Assistant U. S. Attorneys Dylan M. Aste (619) 546-7621 and Valerie H. Chu (619) 546-6750
NEWS RELEASE SUMMARY – December 6, 2021
SAN DIEGO – Anthony Medrano, a veteran of the U.S. Marine Corps and former employee of the Veterans Administration, was sentenced in federal court today to eight months in custody for defrauding the Department of Veterans Affairs out of more than $183,000.
According to his plea agreement, Medrano admitted that between approximately November 2015 and May 2020, he submitted claims to the Veterans Administration (VA) in which he purported to be disabled so that he could obtain caregiver benefits for his wife, when he was actually able-bodied and even participating in fitness challenges and coaching youth sports.
Medrano executed this scheme while employed in the VA’s Veterans Benefits Administration as a Veterans Service Representative, a position in which he explained benefit programs and entitlement criteria to veterans applying for VA benefits. As a representative, Medrano’s responsibilities included adjudicating claims, authorizing payments, and inputting data necessary to generate the award and notification letter to the veteran. After the Veterans Benefits Administration authorizes payment, the Veterans Benefits Administration—a separate VA branch—administers the payment to disabled veterans who require substantial caregiving and need assistance to pay for such care. Using the knowledge gained from his VA employment, Medrano stole $183,034.38 from the VA through a series of lies.
According to court documents, Medrano first lied during the physician evaluation conducted to determine eligibility in the Caregiver Support Program. Medrano lied about needing high-level assistance for daily activities (e.g., dressing and undressing himself, personal hygiene, grooming), and he lied about needing high-level assistance in other activities (e.g., planning and organizing, recent memory, self-regulation). Medrano tricked the VA into awarding him assistance that paid the primary caregiver -his wife - an amount equivalent to a full-time home health aide’s 40-hour-per-week payment.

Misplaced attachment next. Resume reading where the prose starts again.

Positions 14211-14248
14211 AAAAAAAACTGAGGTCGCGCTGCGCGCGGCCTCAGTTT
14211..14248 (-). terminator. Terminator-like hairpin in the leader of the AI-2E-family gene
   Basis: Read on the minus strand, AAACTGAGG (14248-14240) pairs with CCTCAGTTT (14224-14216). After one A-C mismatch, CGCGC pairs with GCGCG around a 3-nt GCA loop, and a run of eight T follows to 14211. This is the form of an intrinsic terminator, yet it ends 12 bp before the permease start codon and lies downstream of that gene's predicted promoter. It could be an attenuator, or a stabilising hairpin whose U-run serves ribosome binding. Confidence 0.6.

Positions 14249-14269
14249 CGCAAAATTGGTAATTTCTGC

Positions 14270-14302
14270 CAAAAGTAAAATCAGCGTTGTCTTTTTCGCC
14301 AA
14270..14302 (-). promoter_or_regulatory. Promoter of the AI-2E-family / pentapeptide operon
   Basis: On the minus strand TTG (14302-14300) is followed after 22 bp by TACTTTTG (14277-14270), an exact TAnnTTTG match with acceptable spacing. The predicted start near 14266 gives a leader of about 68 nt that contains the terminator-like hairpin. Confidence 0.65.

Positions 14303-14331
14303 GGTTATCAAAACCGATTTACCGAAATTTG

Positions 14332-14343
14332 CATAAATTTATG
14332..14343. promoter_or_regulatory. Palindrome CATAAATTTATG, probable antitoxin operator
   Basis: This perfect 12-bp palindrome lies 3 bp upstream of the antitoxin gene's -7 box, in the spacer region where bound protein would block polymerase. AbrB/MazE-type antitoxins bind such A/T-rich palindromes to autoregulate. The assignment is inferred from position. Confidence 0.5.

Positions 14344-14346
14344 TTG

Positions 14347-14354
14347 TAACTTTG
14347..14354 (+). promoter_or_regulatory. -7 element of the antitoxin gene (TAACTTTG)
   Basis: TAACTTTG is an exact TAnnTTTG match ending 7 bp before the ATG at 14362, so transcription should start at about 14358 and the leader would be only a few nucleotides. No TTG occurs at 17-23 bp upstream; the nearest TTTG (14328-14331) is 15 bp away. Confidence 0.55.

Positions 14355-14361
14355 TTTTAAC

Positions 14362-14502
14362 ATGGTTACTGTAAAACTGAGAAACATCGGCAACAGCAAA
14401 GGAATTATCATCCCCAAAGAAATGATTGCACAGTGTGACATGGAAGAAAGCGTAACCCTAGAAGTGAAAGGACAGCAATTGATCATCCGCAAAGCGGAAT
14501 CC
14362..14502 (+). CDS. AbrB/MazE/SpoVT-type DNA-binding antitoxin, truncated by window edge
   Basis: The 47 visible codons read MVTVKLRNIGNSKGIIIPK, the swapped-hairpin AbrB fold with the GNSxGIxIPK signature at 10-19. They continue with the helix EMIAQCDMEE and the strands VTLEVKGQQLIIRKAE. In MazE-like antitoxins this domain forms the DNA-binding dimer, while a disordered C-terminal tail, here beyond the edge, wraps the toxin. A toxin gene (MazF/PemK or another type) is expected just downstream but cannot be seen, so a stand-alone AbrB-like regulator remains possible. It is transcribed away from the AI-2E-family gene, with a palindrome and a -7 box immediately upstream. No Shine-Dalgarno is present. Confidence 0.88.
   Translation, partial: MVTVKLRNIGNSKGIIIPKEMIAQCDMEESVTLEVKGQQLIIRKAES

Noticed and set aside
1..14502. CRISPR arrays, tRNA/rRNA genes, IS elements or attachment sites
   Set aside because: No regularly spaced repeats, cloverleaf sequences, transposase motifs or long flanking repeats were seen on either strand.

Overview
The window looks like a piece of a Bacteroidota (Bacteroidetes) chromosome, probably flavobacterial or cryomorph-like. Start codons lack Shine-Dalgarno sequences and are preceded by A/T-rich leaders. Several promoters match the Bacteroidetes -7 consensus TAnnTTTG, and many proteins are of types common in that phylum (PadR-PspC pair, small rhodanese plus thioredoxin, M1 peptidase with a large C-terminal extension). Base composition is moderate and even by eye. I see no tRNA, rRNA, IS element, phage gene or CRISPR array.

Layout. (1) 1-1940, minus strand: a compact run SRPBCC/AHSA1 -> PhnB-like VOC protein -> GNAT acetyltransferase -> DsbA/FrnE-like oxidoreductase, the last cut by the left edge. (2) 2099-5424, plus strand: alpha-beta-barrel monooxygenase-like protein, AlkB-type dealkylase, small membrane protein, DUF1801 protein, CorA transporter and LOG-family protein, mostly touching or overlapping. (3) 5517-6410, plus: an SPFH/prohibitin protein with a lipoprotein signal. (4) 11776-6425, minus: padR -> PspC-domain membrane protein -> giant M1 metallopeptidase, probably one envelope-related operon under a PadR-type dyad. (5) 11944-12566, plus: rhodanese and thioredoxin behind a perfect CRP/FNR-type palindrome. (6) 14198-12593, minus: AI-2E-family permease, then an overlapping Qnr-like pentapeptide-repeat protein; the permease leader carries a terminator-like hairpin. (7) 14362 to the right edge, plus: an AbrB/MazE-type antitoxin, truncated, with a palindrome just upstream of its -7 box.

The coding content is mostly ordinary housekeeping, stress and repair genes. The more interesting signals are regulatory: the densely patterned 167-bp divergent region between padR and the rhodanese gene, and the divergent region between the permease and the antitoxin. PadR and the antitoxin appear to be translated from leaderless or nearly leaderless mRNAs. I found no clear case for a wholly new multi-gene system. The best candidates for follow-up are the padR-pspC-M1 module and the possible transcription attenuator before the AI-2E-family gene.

Medrano’s lies continued for years so that the money would keep coming in. Medrano told VA representatives that he was unemployed since 2012 and unable to work; his caregiver was “doing everything” for him, including washing his back while bathing. He said that he could not stand for more than 5-10 minutes; and he could not lift more than 20 pounds. But while Medrano was making those statements, he was employed, he was washing his own back, and was often lifting weights greater than 20 pounds while working out.
For example, immediately following an active-duty stint in the United States Marine Corps, the VA fully employed Medrano from March 2013 through February 19, 2021. Medrano was also walking, jogging, and coaching youth sports teams while stating he could not stand for more than 5-10 minutes. And only a few weeks after stating he could not lift more than 20 pounds, Medrano posted videos of himself on Facebook participating in the “push-up challenge,” doing push-ups with a 25-pound weight on his back.
In court, prosecutor Dylan M. Aste noted that, due to his position, Medrano knew the inner workings of the VA’s approval requirements for disability benefits and used that insider information to exploit the VA system and steal $183,000 from the VA and disabled veterans in need of such benefits programs.
“This defendant used his position to game the system at the expense of those with legitimate claims and taxpayers in general,” said Acting U.S. Attorney Randy Grossman. “It’s not only outrageous when an undeserving person claims a disability. It’s also a crime. And unfortunately for this defendant, he is going to jail.” Grossman thanked the prosecution team and the Department of Veterans Affairs, Office of Inspector General, for their excellent work on this case.
“Our nation’s service-disabled veterans receive a wide variety of benefits from the Department of Veterans Affairs. Unfortunately, some veterans fraudulently misrepresent their situation to obtain benefits they do not deserve,” said Special Agent in Charge Rebeccalynn Staples of the Department of Veterans Affairs Office of Inspector General’s Western Field Office. “The VA OIG remains committed to diligently pursuing these cases in an effort to maintain the integrity of VA programs.”
To report fraud in a VA program, call the VA-OIG hotline at 1-800-488-8244 or visit https://www.va.gov/oig/hotline/.
DEFENDANT Case Number 21cr01071-BAS
Anthony Medrano Age: 42 Spring Valley, CA
SUMMARY OF CHARGES
Theft of Government Property – Title 18, U.S.C., Section 641
Maximum penalty: Ten years in prison and $500,000 fine
United States Department of Veteran’s Affairs, Office of the Inspector General
Department of Justice
Office of the U.S. Attorney
Southern District of California